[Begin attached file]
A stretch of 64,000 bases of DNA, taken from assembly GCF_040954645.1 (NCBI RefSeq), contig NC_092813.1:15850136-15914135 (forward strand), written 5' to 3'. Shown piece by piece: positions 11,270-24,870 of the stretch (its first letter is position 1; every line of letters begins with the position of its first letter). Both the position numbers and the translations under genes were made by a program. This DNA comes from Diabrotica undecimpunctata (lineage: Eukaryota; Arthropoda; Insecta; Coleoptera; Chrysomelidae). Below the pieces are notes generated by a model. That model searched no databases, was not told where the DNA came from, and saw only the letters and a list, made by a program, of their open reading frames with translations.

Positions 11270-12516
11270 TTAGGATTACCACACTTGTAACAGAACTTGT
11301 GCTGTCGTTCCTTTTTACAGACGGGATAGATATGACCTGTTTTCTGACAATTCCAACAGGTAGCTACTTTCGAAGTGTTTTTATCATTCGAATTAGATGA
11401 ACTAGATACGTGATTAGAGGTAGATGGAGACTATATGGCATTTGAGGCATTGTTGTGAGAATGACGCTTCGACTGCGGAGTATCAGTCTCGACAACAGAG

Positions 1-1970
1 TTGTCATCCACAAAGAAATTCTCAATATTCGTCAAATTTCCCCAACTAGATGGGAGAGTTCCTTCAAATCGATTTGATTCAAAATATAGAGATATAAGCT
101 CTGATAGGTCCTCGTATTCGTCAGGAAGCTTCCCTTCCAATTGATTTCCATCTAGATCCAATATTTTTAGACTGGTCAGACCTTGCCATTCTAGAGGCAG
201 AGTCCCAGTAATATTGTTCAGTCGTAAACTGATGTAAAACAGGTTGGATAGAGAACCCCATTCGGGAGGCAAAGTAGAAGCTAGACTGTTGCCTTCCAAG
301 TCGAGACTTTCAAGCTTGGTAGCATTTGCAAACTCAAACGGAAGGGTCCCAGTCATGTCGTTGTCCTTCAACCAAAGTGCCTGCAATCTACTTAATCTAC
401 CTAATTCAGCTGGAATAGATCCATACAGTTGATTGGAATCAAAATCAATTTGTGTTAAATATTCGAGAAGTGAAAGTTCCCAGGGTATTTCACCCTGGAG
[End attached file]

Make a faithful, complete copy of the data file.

A stretch of 64,000 bases of DNA, taken from assembly GCF_040954645.1 (NCBI RefSeq), contig NC_092813.1:15850136-15914135 (forward strand), written 5' to 3'. Shown piece by piece: positions 11,270-24,870 of the stretch (its first letter is position 1; every line of letters begins with the position of its first letter). Both the position numbers and the translations under genes were made by a program. This DNA comes from Diabrotica undecimpunctata (lineage: Eukaryota; Arthropoda; Insecta; Coleoptera; Chrysomelidae). Below the pieces are notes generated by a model. That model searched no databases, was not told where the DNA came from, and saw only the letters and a list, made by a program, of their open reading frames with translations.

Positions 11270-12516
11270 TTAGGATTACCACACTTGTAACAGAACTTGT
11301 GCTGTCGTTCCTTTTTACAGACGGGATAGATATGACCTGTTTTCTGACAATTCCAACAGGTAGCTACTTTCGAAGTGTTTTTATCATTCGAATTAGATGA
11401 ACTAGATACGTGATTAGAGGTAGATGGAGACTATATGGCATTTGAGGCATTGTTGTGAGAATGACGCTTCGACTGCGGAGTATCAGTCTCGACAACAGAG

Positions 1-1970
1 TTGTCATCCACAAAGAAATTCTCAATATTCGTCAAATTTCCCCAACTAGATGGGAGAGTTCCTTCAAATCGATTTGATTCAAAATATAGAGATATAAGCT
101 CTGATAGGTCCTCGTATTCGTCAGGAAGCTTCCCTTCCAATTGATTTCCATCTAGATCCAATATTTTTAGACTGGTCAGACCTTGCCATTCTAGAGGCAG
201 AGTCCCAGTAATATTGTTCAGTCGTAAACTGATGTAAAACAGGTTGGATAGAGAACCCCATTCGGGAGGCAAAGTAGAAGCTAGACTGTTGCCTTCCAAG
301 TCGAGACTTTCAAGCTTGGTAGCATTTGCAAACTCAAACGGAAGGGTCCCAGTCATGTCGTTGTCCTTCAACCAAAGTGCCTGCAATCTACTTAATCTAC
401 CTAATTCAGCTGGAATAGATCCATACAGTTGATTGGAATCAAAATCAATTTGTGTTAAATATTCGAGAAGTGAAAGTTCCCAGGGTATTTCACCCTGGAG